Journey to the Atlas Mountains

Skylar Sundquist
March 11, 2020
Five people sitting next to Wiwan Lake in Morocco

At the end of February, I went on the IES Abroad Rabat field trip to the Atlas mountains. This trip was one of the highlights of my time in Morocco. When we left for the trip, I knew very little about the Atlas mountains or the trip itself. I was practicing going with the flow. I didn’t obsessively Google everything about the trip like I normally would. I just decided to show up and experience the trip.

The IES Abroad students met at the Kasbah at 7:30 am on Thursday. I loaded my stuff onto the bus for our 5-hour trek to Ben Smim, an Amazigh village in the Atlas mountains (the Amazigh are the indigenous people in Morocco). I get really bad motion sickness, so I took a Dramamine and dozed while I listened to podcasts.

A few hours in we stopped at a museum about the cedar forests in Morocco. The museum was all in French and Arabic. I understood approximately 2% of the information displays. But the museum was still fun to explore and it was good to stretch my legs. 

Outside the museum, there was a cedar forest. And monkeys! How did I not know that Morocco has monkeys?! These monkeys were very used to people and dependent on people feeding them. One of the monkeys stole someone's water bottle of their hand. Although it was fun to see monkeys, it was sad to see how much they relied on humans. 

After the stop, we continued onto Ben Smim. When we arrived in the village, we visited a women's co-op that made tea, rosewater, essential oils, and several other products from local herbs. The co-op's intention was to provide local women with jobs so they could help provide for their families. Unfortunately, the co-op faced regulatory roadblocks that made it difficult to sell their product. I bought tea and a few other products to help support their work. 

After our visit to the co-op, we went to the primary school in the village. Our host families for the weekend insisted on throwing a little welcome party with food, mint tea (of course), and traditional Amazigh music. After we ate, one of the host moms got us all up and dancing. Soon, some of the local kids joined the dancing. 

The host moms took us to one of the houses to show us how traditional bread is made. A host moms started a fire in the traditional oven (kind of like a pizza oven but outside) and threw the bread into the oven. I ate some of the local bread later that day, and I can confirm - it is amazing.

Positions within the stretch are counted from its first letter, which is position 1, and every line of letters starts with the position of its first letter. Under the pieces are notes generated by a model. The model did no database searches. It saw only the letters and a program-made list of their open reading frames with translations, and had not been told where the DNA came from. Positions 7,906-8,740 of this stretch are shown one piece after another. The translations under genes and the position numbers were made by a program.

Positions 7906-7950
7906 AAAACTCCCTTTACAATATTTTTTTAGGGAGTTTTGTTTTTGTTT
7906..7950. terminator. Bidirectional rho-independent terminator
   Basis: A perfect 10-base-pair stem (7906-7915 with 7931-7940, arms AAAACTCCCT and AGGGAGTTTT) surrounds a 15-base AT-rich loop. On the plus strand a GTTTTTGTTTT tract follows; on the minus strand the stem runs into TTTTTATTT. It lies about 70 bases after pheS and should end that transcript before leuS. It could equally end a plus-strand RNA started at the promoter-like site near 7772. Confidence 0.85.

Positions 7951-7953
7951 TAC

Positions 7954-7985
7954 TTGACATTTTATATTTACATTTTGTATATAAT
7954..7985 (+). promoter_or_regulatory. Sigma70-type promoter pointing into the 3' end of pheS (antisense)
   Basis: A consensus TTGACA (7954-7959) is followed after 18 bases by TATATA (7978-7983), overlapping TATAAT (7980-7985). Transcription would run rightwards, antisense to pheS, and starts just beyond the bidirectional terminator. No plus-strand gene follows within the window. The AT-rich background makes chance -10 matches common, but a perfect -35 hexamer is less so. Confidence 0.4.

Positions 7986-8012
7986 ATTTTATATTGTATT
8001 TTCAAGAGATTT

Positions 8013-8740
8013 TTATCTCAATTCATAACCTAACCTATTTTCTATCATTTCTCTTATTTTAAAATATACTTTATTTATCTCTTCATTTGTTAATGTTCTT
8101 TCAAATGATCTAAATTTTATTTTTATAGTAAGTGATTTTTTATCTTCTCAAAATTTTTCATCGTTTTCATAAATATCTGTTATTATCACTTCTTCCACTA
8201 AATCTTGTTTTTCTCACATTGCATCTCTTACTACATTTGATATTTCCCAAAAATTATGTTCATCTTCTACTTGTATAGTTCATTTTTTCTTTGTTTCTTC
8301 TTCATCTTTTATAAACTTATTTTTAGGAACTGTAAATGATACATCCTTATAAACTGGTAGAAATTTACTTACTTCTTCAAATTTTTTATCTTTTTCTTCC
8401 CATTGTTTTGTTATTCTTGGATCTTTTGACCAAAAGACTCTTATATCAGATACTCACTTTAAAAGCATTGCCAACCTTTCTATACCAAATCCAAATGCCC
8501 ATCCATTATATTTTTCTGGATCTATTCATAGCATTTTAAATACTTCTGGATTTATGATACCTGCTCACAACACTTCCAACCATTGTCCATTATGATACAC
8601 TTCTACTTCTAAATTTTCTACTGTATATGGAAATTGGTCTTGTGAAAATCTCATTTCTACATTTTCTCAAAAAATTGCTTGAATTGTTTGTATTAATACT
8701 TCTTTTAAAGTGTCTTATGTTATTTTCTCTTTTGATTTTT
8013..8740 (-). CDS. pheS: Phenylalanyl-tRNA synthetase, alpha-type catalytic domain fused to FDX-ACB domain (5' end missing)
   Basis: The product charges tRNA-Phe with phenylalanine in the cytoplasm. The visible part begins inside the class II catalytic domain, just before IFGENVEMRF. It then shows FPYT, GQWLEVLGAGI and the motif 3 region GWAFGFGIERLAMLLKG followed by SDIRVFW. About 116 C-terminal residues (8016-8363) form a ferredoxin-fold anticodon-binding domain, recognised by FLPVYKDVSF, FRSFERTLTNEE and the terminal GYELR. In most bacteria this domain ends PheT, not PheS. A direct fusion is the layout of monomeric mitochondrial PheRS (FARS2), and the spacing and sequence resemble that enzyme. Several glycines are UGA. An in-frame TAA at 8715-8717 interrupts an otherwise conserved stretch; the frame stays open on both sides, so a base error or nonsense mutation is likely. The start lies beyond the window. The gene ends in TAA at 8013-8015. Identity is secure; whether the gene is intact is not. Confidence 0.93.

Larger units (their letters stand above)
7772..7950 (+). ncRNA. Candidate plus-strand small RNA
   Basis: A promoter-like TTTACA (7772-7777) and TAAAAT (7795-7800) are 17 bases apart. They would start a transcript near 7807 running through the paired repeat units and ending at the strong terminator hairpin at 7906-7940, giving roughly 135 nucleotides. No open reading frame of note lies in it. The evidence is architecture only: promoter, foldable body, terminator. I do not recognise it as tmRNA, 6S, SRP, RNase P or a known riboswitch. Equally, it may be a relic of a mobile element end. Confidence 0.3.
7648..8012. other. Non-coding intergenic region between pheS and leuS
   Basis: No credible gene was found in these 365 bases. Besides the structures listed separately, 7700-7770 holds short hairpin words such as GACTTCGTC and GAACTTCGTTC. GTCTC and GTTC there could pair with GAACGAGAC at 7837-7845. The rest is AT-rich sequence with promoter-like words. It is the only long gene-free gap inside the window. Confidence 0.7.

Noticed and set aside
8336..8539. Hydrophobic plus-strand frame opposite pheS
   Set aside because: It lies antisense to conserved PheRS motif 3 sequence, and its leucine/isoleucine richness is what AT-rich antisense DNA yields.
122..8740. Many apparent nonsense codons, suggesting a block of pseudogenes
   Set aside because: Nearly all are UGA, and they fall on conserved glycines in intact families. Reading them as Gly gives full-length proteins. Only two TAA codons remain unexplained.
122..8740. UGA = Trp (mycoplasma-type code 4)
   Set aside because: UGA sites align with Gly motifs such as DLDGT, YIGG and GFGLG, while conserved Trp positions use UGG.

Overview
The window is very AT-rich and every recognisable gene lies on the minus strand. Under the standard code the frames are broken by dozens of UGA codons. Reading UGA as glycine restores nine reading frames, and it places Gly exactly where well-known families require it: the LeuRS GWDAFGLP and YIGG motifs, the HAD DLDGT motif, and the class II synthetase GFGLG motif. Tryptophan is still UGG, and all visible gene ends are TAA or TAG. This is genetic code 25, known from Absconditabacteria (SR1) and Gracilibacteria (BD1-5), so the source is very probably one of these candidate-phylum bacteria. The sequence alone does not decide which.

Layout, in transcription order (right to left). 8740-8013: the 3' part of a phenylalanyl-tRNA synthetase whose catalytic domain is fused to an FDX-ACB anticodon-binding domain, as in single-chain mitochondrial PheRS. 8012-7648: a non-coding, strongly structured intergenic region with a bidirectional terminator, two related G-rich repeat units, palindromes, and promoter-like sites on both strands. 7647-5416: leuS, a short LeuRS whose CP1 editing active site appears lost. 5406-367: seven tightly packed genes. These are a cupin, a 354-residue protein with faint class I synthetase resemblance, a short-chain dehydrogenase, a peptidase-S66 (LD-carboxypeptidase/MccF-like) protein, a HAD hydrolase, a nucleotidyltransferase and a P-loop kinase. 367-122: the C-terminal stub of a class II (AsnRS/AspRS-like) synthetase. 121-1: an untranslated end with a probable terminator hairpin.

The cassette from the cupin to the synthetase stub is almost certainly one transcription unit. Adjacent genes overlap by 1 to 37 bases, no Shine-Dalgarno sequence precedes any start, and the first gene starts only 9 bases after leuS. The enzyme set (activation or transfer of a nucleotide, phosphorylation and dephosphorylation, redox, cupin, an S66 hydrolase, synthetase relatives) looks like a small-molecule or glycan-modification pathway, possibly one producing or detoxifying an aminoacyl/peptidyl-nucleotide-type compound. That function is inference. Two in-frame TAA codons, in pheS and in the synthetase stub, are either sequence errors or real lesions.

I was placed with a new host family for the weekend. As soon as we got home, my host mom offered mint tea and milwi (a pancake-like dish). I ate milwi until I felt like my stomach might explode. My host mom had the best milwe I ate in Morocco. That evening, I spent time with my host mom and host sister. They taught me Arabic words and showed me how to write them.  

On Friday, we went on a hike through the cedar forest. It was the first hike I had been on in a loooong time. It felt good to be outside. Our guide showed us cedar trees that had been cut and burned to collect the cedar sap. He said this method allowed the trees to survive after the sap was collected. Along the hike, I even saw a little patch of snow! While it was fun to see the snow, it reminded me how much I did not miss Michigan winter.

After the hike, our guide took brought us to a nomadic family's home. The family had herds of goats, a few chickens, dogs, and donkeys. We were introduced to the family and the family welcomed us with mint tea and couscous. After our visit, we went back to Ben Smim for dinner with our families. After dinner, all the IES Abroad students reconvened for a bonfire.

Saturday was the last day of the trip. I was sad to say goodbye to my new host family. They were incredibly welcoming. A bus took us from Ben Smim to Wiwan lake. We got to see the lake and spend a little time exploring the nearby area. We even got treated to lakeside mint tea. After the lake, we got back on the bus. We were on our way to the water springs if Oum Rabea. 

When we arrived at Oum Rabea,  I had no idea what to expect. We hiked through the small village and arrived at an incredible waterfall. Later, our lunch was at a restaurant in the same village. The restaurant was right next to a stream that flows through the village from the waterfall. It was beautiful to watch the water flow down the stream as we waited for our lunch (tagine). After lunch, we got back on the bus and started the ride back to Rabat.

It was a long, exhausting trip. But I am so happy I had the opportunity to see a different part of Morocco.

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Skylar Sundquist

<p>Hi! I'm Skylar. I'm a senior at Hope College, majoring in Chemistry on the premed track. The semester I study abroad is my last semester and I will graduate (and apply to medical school) when I come back to the States! I am thrilled I get to study abroad before I graduate. I am so excited to share the adventures I have while I study abroad in Rabat, Morocco with you all. After 3.5 years of all science all the time, I am looking forward to taking a break and explore Morocco with&nbsp;IES Abroad. I am most looking forward to learning Arabic and living with a host family.<br><br>Fun Fact: A few summers ago I drove from Michigan to California to hike in Yosemite and see a total eclipse!</p>

2020 Spring
Home University:
Hope College
Big Rapids, MI
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